God . . . looks to the ends of the earth [erets],
And sees under the whole heavens [tachat kol-hashamayim].
(Job 28:23–24; similarly also Job 37:3)
Furthermore, God Himself says:
Everything under heaven [tachat kol-hashamayim] is Mine (Job 41:11).
Clearly, without any exception, nothing on earth is hidden from God's view, and everything on earth belongs to God. So “under the whole heaven [tachat kol-hashamayim]” includes the entire surface of the globe.
- The words “were covered” translate the passive form of כָּסָה (kasah), meaning “to cover, conceal, hide.” Sadly, and with respect, it must be noted that the late R. L. Harris was misleading when he stated that “the Hebrew does not specify” what covered the “hills.”18 It is abundantly clear both from the immediate context and the wider testimony of Scripture that it was the Flood waters that covered the mountains. The verb kasah is used a number of times to describe a complete submersion in water:
- the waters standing above the mountains:
You who laid the foundations of the earth [erets],
So that it should not be moved forever,
You covered [kasah] it with the deep as with a garment;
The waters stood above the mountains (Psalm 104:5–6).19
- the waters covering the Egyptians who pursued the Israelites into the sea (Exodus 14:28, 15:10; Psalm 106:11)
- the waters covering the sea, as an image of the future filling of the earth with the knowledge of the Lord and of His glory (Isaiah 11:9; Habakkuk 2:14).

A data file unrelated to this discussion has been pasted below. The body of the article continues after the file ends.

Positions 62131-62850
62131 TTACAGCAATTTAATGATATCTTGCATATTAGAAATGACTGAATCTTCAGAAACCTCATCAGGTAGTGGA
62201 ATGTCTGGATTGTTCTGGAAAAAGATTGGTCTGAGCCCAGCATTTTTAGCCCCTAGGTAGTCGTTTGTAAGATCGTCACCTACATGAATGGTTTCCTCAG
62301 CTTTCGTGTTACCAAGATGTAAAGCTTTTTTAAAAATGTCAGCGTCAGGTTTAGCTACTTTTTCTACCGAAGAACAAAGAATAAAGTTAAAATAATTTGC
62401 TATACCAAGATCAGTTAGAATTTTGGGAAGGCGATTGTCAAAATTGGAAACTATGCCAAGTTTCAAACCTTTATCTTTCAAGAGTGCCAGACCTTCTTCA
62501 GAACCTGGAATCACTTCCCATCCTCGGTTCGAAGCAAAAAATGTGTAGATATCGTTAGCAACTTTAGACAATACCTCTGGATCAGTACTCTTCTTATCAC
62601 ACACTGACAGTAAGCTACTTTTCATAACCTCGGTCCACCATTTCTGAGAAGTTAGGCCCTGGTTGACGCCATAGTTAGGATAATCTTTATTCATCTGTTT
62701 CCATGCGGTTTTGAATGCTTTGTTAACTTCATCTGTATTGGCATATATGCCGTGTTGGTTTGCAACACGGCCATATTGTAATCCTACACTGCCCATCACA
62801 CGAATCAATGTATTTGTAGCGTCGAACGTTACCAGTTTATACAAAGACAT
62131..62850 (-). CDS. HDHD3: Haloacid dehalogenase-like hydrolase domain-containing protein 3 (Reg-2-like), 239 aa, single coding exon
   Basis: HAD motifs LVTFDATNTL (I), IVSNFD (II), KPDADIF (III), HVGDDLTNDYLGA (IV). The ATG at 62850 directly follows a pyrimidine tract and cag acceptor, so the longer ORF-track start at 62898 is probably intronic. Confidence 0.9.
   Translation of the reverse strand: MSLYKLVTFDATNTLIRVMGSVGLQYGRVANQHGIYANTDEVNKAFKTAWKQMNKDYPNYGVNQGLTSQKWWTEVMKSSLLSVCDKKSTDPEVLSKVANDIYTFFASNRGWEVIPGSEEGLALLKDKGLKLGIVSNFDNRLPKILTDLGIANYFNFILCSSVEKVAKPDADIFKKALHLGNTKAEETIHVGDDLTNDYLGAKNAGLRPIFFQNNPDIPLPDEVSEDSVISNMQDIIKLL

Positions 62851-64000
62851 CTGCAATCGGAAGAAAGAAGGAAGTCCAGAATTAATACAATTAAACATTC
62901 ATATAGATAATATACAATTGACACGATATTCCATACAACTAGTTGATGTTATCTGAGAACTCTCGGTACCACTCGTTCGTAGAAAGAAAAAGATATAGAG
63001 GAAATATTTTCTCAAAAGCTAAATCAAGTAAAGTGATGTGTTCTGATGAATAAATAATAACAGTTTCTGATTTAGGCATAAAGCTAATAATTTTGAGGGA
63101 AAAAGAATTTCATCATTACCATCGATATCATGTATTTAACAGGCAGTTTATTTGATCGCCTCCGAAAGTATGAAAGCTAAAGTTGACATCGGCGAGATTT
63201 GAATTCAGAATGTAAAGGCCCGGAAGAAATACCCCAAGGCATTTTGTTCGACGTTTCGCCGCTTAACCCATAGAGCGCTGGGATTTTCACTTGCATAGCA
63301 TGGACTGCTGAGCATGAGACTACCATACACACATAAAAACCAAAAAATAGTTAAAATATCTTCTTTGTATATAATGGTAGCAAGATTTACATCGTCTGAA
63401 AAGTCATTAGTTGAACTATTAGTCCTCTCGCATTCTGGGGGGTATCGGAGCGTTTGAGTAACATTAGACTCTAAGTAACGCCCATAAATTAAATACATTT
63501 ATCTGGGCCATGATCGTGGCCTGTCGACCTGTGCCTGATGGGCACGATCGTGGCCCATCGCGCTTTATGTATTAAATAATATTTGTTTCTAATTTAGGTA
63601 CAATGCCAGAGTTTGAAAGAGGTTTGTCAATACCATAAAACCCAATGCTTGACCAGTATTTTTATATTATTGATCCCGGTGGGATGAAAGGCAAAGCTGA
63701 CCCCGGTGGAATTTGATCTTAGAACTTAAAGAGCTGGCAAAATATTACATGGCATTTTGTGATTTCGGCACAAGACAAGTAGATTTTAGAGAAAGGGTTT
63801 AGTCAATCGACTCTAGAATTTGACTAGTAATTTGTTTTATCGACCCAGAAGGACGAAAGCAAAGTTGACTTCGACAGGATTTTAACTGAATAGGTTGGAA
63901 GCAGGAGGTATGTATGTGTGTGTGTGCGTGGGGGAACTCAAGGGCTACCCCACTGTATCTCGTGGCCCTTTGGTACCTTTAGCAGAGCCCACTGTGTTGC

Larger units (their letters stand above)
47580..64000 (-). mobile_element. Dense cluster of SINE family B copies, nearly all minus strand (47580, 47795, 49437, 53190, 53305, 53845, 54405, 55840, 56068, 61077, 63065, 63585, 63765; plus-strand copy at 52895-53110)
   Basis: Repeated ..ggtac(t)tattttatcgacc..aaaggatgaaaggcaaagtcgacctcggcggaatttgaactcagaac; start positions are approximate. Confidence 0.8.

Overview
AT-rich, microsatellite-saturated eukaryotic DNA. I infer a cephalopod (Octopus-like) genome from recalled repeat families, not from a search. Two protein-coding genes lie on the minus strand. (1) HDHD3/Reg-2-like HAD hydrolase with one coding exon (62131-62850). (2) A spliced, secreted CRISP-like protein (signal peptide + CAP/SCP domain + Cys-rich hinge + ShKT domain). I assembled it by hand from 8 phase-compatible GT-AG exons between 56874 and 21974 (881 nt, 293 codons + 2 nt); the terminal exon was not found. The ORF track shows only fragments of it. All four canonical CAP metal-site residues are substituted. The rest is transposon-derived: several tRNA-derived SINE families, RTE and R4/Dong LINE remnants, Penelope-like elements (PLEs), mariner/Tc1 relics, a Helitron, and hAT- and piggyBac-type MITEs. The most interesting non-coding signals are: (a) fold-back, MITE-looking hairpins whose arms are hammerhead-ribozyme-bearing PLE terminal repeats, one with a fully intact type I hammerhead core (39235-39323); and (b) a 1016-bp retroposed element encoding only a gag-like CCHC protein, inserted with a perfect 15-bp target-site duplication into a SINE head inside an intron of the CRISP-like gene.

- the waters standing above the mountains:
Had any uppermost areas remained unreached by the floodwaters, then some people or creatures—especially birds and insects—may have survived. 20
But the Bible clearly tells us that “all flesh” was destroyed (Genesis 6:17; 7:4, 21–23) and that “all the high hills under the whole heaven were covered” (Genesis 7:19).
Much about the erets changed after the Flood. We read that “the nations were divided on the earth [erets]” (Genesis 10:32) and “the Lord scattered them abroad over the face of all the earth [erets]” (Genesis 11:9). Wherever a clan settled became their own little enclave of erets, their own world within a world. Thus erets, previously a predominantly global term, is used increasingly to refer to localized portions of the erets—“lands,” “nations,” or “countries.” Yet God's original definition of erets being “the dry land” in a global context (Genesis 1:10), far from being superseded, prevails throughout the entire Old Testament (see Figure 3).
“All Scripture is given by inspiration of God” (2 Timothy 3:16), including Genesis, and is utterly reliable. And just as we can be sure that the waters once covered the entire planet at the time of the Flood, so also we can be confident that our Messiah and Savior will one day return to the erets and reign in glory—over all of it!
And the Lord shall be King over all the earth [erets] (Zechariah 14:9).
For the earth [erets] shall be full of the knowledge of the Lord
As the waters cover the sea (Isaiah 11:9).